April 27, 2011

Late Nights and Lunch Breaks by John R. Greenwood

Chapter Two
Tackle Football and Falling Leaves
Young boys with torn sweatshirts and muddy Converse sneakers playing tackle football in long wide yards with high grass and falling leaves is a small town tradition. The fall smell of dry crunchy leaves heightens the senses and invigorates the energy of teenage boys. These were the happiest days of my youth. Our playing field of choice was perched atop Dake’s Hill, the highest point in Greenfield Center. The field was actually a section of the Dake family’s yard. One sideline was a row of vintage maple trees; tall, bark-thick, and unyielding. The opposing sideline was a hedge of wild thorn-heavy roses. One missed tackle and a trip to the depths of that hedge would inevitably result in a slow bloody extrication of a boy close to tears. One end-zone was a pair of century old maples, the other was a grey, four foot high wall of moss covered stones. Sundays were the day most chosen for our games. These afternoon fall rituals of touchdowns and bruised shins would last until tempers or hunger pains flared. 

April 24, 2011

Late Nights and Lunch Breaks by John R. Greenwood

Author and his dog Spike on the steps of the Greenfield General Store
Circa 1958-59
Chapter One
The Greenfield General Store and The Path
The center of my hometown from birth to my first legal beer was the Greenfield General Store. The store anchored the village dead center. All small town general stores in the first half-century were modeled in it’s image. My home was paint-peeling white and just one house to the north. A hard packed dirt path ran down one side of the village. There were no sidewalks within six miles of my childhood home. “The Path” would turn out to be the lifeline of my world for the first eight years of existence. I would learn to ride my bike on, “The Path” and at the age of six pulled over my first speeder with the sky-blue police-bicycle my father had rescued, repaired, repainted, and recycled for my five-candled birthday. I have owned many bicycles, motorcycles, cars, and trucks over many decades; that simple sky-blue bicycle, with the chrome wheels and coaster brakes, still carries the most cherished memories. The reason is obvious.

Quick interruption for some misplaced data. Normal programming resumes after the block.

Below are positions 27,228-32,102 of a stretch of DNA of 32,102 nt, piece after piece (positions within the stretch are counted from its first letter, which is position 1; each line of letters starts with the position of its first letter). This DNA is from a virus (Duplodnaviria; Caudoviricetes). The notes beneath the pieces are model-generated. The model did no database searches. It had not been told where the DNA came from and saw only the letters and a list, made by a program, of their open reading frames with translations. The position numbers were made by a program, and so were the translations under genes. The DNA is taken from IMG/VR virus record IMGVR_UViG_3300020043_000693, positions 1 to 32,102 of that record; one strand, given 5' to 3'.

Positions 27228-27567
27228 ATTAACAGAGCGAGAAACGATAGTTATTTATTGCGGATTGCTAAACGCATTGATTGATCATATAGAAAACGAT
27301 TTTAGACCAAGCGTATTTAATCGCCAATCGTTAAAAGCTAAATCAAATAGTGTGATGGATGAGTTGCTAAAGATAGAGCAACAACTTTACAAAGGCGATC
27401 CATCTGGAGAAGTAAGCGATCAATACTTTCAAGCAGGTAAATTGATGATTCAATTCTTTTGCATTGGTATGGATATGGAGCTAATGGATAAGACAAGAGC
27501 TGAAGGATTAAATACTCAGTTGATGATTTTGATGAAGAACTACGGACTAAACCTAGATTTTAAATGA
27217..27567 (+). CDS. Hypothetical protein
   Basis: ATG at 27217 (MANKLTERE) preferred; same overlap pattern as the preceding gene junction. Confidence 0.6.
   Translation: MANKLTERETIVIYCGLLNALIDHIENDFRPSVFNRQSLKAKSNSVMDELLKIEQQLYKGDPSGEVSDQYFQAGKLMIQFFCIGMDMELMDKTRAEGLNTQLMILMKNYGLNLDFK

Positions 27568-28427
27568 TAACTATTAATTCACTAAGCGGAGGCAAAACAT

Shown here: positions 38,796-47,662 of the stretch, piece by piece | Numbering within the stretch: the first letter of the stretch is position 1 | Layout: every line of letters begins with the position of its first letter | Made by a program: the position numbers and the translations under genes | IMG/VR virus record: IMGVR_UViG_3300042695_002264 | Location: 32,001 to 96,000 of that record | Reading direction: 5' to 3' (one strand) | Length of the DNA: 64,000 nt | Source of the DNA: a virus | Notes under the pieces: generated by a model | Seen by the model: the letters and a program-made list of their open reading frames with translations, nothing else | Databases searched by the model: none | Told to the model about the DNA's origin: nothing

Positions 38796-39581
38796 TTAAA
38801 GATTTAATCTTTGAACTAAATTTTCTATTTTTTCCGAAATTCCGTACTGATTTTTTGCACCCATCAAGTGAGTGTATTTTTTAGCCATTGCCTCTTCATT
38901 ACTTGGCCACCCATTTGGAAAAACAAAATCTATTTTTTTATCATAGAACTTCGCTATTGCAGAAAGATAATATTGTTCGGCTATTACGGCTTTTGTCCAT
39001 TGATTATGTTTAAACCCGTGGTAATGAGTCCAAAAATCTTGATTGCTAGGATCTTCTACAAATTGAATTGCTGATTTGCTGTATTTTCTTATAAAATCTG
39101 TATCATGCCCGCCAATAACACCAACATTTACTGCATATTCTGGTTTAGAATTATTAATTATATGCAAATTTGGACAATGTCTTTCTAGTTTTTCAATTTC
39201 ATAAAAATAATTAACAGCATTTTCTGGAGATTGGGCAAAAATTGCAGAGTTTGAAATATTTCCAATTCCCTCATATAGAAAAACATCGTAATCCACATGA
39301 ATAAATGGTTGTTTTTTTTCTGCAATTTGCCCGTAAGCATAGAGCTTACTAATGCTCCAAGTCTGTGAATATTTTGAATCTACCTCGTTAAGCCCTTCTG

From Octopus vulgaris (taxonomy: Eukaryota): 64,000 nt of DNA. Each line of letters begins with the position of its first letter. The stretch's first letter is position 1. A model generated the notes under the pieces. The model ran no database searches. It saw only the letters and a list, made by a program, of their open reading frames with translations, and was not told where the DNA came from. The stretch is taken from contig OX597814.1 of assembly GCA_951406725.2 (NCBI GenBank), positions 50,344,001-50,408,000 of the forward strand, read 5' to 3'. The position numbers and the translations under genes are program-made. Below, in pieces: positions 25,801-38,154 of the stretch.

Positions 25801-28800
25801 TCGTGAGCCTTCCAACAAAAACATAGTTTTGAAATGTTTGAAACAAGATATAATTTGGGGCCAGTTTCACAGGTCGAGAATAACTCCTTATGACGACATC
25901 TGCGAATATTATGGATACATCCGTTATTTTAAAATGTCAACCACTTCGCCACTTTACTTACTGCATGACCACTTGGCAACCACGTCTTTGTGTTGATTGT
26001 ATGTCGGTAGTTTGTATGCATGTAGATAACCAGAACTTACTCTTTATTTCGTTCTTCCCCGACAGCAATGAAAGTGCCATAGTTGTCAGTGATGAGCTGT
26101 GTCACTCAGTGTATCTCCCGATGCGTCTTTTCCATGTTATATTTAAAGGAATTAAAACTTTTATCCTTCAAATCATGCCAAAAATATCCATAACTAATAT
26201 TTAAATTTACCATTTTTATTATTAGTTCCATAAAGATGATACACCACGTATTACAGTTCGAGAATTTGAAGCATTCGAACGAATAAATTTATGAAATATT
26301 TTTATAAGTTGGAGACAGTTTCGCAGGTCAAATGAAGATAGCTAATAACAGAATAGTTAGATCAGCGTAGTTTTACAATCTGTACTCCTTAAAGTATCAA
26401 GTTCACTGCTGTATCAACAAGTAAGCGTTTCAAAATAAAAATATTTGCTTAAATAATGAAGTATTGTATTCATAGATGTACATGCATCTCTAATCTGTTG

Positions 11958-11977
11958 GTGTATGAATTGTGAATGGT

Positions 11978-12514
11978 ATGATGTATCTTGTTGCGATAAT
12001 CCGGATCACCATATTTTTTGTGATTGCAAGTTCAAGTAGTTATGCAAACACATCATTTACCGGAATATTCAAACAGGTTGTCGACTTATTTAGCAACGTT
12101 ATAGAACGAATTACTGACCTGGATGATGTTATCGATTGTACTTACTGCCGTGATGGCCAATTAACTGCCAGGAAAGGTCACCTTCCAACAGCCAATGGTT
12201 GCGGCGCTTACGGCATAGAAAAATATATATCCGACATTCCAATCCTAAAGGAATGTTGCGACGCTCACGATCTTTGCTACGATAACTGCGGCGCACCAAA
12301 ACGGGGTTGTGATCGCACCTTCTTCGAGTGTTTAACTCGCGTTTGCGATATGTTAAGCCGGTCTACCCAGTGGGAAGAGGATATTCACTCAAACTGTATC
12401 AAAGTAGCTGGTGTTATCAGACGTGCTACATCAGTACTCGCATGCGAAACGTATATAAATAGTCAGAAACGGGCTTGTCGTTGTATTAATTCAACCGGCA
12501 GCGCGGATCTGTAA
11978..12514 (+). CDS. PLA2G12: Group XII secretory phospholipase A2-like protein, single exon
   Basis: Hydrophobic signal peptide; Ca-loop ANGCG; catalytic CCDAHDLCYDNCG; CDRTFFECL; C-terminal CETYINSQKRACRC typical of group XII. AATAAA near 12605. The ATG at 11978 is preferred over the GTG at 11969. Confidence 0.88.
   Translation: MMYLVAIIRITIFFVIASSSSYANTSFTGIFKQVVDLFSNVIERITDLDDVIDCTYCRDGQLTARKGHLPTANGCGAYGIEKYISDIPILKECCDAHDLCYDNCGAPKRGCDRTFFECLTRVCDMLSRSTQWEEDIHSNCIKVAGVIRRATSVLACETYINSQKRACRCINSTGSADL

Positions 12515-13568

The Greenfield General Store down “The Path,” with one house in between, was right out of Mayberry RFD. “Quaint” would fit it perfectly. The store’s main attraction was a weathered and initial-carved bench that held more stories than a big-city library. I would gladly pay a month’s salary for that bench today. That bench graced the store’s porch for decades. The initials carved in its’ seat and solid spruce back, spanned generations of small-town hand-holding teenagers. It held quiet evidence of late night raids by brave young boys with cheap steel jackknives they’d won at the county fair. Attempting to crack the codes of a heart-filled JG+PB or Billy(?)Was Here”, was a favorite pastime of its seated visitors. On pre-Halloween, Cabbage Night, the brave bench would find itself perched atop the store’s porch roof or on the stoop of the Town Hall across the street. With no hint of distress the bench would simply return to duty, smiling with the knowledge of childhood pranks gently done, and highly regarded.